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Research – Correspondence Archives in the Age of Email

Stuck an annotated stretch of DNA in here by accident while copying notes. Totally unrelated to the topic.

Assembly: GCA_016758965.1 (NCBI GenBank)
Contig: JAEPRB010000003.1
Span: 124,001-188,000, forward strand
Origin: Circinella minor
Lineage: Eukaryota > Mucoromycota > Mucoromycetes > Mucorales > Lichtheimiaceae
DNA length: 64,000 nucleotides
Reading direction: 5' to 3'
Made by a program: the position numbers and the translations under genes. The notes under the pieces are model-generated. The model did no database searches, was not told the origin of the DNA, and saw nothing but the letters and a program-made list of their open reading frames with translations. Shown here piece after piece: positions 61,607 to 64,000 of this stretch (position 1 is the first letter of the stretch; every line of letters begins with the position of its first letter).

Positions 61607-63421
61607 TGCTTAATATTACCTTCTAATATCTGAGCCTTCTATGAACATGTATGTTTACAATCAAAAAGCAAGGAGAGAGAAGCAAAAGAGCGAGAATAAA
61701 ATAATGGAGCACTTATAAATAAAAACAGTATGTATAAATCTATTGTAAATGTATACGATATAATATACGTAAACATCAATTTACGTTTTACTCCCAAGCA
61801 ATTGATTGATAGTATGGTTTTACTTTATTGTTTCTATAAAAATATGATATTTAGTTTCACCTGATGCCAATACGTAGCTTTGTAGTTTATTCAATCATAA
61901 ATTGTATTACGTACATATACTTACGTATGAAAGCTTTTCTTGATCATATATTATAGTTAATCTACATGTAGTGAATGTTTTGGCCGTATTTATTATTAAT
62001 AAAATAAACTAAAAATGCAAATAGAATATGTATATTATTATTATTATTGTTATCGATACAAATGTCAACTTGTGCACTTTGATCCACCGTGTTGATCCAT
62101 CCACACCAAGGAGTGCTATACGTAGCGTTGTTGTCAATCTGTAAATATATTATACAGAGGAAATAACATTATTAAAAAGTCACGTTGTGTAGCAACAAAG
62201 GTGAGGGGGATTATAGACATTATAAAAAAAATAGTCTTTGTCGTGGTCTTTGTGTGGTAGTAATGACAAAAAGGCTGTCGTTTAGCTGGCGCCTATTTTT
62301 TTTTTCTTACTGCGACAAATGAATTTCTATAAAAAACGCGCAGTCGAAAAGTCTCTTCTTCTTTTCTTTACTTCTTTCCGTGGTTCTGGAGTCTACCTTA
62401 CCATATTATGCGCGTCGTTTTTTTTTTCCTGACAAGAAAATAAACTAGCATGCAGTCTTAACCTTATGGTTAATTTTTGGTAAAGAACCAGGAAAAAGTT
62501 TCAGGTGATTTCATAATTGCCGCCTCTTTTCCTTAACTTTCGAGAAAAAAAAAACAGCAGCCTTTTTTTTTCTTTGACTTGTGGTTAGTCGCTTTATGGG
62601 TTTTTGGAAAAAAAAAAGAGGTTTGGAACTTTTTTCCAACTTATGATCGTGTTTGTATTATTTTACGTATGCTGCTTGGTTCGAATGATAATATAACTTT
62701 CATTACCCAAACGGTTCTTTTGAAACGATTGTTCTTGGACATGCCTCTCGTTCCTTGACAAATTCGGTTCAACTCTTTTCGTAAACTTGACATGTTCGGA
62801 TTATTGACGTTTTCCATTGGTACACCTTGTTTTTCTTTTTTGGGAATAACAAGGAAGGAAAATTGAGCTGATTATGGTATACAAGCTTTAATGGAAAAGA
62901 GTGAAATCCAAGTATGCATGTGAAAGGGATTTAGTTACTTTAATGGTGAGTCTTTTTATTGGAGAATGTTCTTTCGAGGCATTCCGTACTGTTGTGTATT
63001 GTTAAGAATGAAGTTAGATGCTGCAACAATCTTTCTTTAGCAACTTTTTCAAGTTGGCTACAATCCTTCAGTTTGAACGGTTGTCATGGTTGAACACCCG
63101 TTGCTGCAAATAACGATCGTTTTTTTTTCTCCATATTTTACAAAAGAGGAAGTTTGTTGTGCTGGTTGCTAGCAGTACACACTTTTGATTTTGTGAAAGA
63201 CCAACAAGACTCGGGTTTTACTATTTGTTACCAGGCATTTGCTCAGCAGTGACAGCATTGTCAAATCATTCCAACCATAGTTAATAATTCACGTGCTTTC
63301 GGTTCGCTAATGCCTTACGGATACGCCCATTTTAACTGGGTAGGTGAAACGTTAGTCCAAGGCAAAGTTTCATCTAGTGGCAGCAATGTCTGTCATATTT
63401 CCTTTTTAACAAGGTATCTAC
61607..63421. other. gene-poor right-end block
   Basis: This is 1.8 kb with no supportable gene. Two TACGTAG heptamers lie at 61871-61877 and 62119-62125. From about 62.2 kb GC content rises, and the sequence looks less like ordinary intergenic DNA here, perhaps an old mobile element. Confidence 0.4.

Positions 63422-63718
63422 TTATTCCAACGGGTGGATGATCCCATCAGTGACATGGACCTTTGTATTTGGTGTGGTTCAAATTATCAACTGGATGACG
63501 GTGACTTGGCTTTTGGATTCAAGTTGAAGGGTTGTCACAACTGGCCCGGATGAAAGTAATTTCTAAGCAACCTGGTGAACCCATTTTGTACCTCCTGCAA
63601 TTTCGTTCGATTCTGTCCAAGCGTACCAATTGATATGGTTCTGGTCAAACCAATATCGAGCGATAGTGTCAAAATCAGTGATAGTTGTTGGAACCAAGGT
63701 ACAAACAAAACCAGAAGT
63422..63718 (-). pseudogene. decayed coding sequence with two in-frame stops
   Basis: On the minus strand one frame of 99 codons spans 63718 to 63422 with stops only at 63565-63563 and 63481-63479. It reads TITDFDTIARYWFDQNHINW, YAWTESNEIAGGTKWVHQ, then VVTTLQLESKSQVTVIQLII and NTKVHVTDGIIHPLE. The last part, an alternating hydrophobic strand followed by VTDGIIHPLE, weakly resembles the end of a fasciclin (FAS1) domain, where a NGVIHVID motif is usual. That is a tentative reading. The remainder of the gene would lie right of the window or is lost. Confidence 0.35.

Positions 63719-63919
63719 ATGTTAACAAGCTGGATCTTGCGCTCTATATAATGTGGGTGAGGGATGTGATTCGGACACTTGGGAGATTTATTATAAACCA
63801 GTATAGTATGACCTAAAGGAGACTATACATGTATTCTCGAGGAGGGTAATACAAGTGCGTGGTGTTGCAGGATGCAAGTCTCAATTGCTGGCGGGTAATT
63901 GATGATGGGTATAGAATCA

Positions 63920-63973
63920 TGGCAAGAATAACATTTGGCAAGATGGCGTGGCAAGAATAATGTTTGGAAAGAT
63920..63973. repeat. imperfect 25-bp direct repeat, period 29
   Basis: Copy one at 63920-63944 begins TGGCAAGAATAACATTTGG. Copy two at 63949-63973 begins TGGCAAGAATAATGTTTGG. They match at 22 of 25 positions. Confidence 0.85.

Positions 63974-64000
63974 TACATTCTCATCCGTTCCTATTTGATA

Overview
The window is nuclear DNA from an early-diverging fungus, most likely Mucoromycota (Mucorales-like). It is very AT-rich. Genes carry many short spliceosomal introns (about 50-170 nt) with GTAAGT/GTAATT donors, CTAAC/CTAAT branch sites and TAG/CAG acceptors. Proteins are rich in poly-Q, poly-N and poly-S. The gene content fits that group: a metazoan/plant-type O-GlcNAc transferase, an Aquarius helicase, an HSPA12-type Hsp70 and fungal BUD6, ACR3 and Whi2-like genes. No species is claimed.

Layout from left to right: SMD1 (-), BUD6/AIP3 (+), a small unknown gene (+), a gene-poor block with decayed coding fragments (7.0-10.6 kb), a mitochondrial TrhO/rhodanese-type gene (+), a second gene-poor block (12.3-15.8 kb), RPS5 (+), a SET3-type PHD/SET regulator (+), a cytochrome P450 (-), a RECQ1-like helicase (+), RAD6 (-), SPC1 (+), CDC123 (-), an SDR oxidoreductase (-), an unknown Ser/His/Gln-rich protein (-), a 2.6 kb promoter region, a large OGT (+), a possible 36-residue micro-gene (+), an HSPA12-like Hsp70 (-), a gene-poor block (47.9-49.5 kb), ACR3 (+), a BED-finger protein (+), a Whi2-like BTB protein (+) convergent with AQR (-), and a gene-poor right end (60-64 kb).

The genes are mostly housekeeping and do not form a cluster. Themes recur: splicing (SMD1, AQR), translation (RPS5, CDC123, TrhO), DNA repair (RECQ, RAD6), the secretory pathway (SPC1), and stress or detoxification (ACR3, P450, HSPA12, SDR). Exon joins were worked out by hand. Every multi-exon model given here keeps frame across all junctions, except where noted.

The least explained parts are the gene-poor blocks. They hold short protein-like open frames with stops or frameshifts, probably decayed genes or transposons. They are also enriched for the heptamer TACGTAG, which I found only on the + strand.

As a follow up to my previous postings – What is the fate of deleted Presidential tweets? and Obama White House E-mail Archiving Plan Revealed – See Also – Correspondence Archives in the Age of Email: Technology, Privacy, and Policy Challenges by Senior Program Associate Kristen C. Ratanatharathorn on the US-UK task force currently developing a framework to address the challenges of preserving email correspondence: “We send and receive more emails than many of us know how to conveniently organize. That’s no major obstacle when messages are used for everyday purposes like conducting business with limited senders and recipients. In archival collections, however, email messages take on a longer life, for a much larger audience, and offer a unique research value for future generations. Email will inform our children and grandchildren about who we were and how we lived.Our ability to access personal correspondence between senior government officials has benefited observers in academia, politics, and the public. Email preservation, for example, has allowed historians to understand the full story of the Iran-Contra Affair, the scandal that rocked the political world in 1986…Despite the trove of details a single email can unearth, rigorous cataloguing of email communication remains the exception, not the rule. Instead, those trying to understand the recent historical record are, too often, left feeling the way many of us do with our personal inboxes: searching in vain for that one elusive message. That’s why The Andrew W. Mellon Foundation and the Digital Preservation Coalition in the UK have organized a Task Force on Technical Approaches to Email Archives. The task force, composed of 18 members from national libraries, universities, archives, and industry, is halfway through a year-long process to assess current efforts to preserve email and develop a framework to address the challenges associated with email archives. By the end of 2017, the task force will report on its findings and recommendations for actions that archives could take in the next two to five years to safely acquire and preserve email for future research use…”

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